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I want to ask people: what do you need that you can have right now?
As we all know, so many moments of our lives are taken up by what we need. In civilized society, it is quite a drill, and a relentless drill at that: we need a decent education, we need a good job, we need a life partner, we need the perfect wedding, we need to have a baby, (or a good baby sitter,) we need loving friends, we need good health, money, success, prestige, good entertainment, a deluxe vacation, and sometimes more than those.
But in my life, and possibly in yours, sometimes there are little things that are right off center stage and overlooked. I suggest we try to search a bit for them so they can become fulfilling. Even if those little things are not anywhere on the list. Then open your heart to letting them in.
One of my happiest childhood memories is from a weekend when my folks visited our Chicago neighbors. This family owned not only the nicest house in our neighborhood, but a lakeside cottage just shy of the Wisconsin border.
Everything was going along as it always did – us kids had trooped down to the lake on Saturday morning and goofed off. Then we swam for a bit.
Finally we trudged back to the cottage, all sandy and wet. We soon shared a large communal breakfast, just the seven kids and four adults. Then all 11 of us went back to the lake, where we indulged in sun bathing and more swimming. Around 3 p.m., everyone once again sought refuge in the cottage. The adults jimmied up some drinks, while we kids looked for something new to do outside.
One of us discovered a piece of rope, just the right length to make games of double dutch and plain old jump rope quite a lot of fun. The gravel driveway under the huge elm trees was the perfect shady spot.
What happened next is why it became a forever memory. Our whoops of joy attracted the grown-ups, who might have been a wee bit bored of playing pinochle the fourth Saturday in a row. All of them came down the cottage stairs, and took up places in line. Their faces gleamed with anticipation of taking their turns at jumping rope.
If you have never witnessed four “thirty somethings,” slightly stewed by sun and beer, attempting to learn double dutch, you have not lived. It is especially fine if those adults are your parents, who normally behave like pillars of respect offering sedate wisdom like: “No eating those gooey sandwiches on the new living room couch.”
So it was that our parents stumbled through the gauntlet of the turning rope. To say they were clumsy in their attempts at mastering the maneuvers would be an understatement. Some adults thought if we turned the rope more slowly they would shine at this art. None of them were proven right. As the rope slowed down, it made it more likely that it would stall and entangle the adult jumper.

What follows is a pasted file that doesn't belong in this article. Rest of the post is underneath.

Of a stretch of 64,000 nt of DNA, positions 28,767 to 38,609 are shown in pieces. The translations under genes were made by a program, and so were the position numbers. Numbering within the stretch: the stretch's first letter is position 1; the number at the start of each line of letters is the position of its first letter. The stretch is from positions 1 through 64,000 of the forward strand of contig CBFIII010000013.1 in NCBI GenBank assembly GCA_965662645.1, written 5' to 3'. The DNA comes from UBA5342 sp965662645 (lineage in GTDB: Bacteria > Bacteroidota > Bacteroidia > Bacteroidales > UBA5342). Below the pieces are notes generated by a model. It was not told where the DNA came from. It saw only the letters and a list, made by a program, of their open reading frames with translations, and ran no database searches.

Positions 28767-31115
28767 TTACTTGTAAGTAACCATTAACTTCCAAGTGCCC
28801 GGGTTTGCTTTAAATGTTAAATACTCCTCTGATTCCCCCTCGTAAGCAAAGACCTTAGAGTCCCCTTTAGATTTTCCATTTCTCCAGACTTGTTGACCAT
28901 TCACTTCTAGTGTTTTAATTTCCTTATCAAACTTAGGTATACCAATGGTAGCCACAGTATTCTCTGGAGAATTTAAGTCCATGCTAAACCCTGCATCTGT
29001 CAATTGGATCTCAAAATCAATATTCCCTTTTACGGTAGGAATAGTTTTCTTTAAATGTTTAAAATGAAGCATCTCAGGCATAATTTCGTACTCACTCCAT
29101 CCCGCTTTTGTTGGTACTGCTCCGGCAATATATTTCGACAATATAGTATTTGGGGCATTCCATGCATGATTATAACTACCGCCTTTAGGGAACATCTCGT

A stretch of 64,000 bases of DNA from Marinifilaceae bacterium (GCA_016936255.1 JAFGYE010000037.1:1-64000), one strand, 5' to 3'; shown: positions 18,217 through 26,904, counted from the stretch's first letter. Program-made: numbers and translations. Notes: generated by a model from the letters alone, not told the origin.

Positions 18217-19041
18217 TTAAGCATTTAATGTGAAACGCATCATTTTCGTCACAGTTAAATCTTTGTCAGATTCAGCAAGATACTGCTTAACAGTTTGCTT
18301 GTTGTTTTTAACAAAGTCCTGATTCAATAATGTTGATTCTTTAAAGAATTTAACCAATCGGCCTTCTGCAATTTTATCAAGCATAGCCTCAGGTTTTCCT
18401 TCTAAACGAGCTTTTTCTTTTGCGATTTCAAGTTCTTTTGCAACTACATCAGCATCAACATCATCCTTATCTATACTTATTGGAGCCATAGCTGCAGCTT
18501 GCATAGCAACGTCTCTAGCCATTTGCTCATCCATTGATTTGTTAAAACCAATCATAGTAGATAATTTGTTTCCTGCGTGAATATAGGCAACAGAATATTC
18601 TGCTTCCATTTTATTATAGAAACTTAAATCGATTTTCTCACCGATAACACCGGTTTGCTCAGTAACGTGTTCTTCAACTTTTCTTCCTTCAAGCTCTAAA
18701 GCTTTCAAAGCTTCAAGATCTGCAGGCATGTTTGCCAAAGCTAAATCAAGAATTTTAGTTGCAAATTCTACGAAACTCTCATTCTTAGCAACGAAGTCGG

No one could stop laughing. I don’t know how long we engaged in the activity, but everyone involved slept well that night.
I thought of that memory last night when trying hard to make sense of my life. There is a lot on my plate right now. My husband and I are trying to take our business to the next level. When things like this are going on, I miss my two closest friends who both died some time ago, both before their sixtieth birthdays. Having them to brainstorm with would be almost heavenly.
A close friend is mad at me over a minor matter, and I know it has to do with how her mom died recently. This friend was taught not to express emotions, so she will not grieve her loss. But she did find a way to express some emotion: she got mad at me.
Finding sleep impossible, I pleaded with the universe to offer me a moment of sheer relief and happiness. After all, at 1 a.m., it is unlikely I will come up with the perfect business plan for the new direction the company is heading. It is also not possible to talk things out with a friend at 1 a.m., even if I expect they might be as much of an insomniac as me.
But something told me to give up trying to sleep in bed. Instead I went out in the living room and squeezed onto the love seat that serves as my dog’s nightly domain. It was so cozy there: in no time, I found all my concerns and problems dropping away. And when I quit fidgeting over how small the love seat is, in terms of letting a 5’10” person fall asleep, I almost immediately found a perfect sleeping position. This position was fetal in nature and velvet to the touch. The added bonus was it was offering my dog’s warmth to shield me from the cold hitting us both when the fireplace embers died down.
I woke up, feeling loved and protected, and I noticed my back had finally gone back into place.
So where is your need that can be fulfilled right now? Is it in your snow-christened driveway, with some of the kids on a sled? Or is it tucked in the corner of your living room? Request the universe help you find your need’s fulfillment. Give it a moment and allow yourself to be a grown up waiting to take a turn at learning double dutch.
I hope it comes to you. (For anyone liking longer weekends, it is possible it already has.)
And remember to be thankful when this gift is received.Published in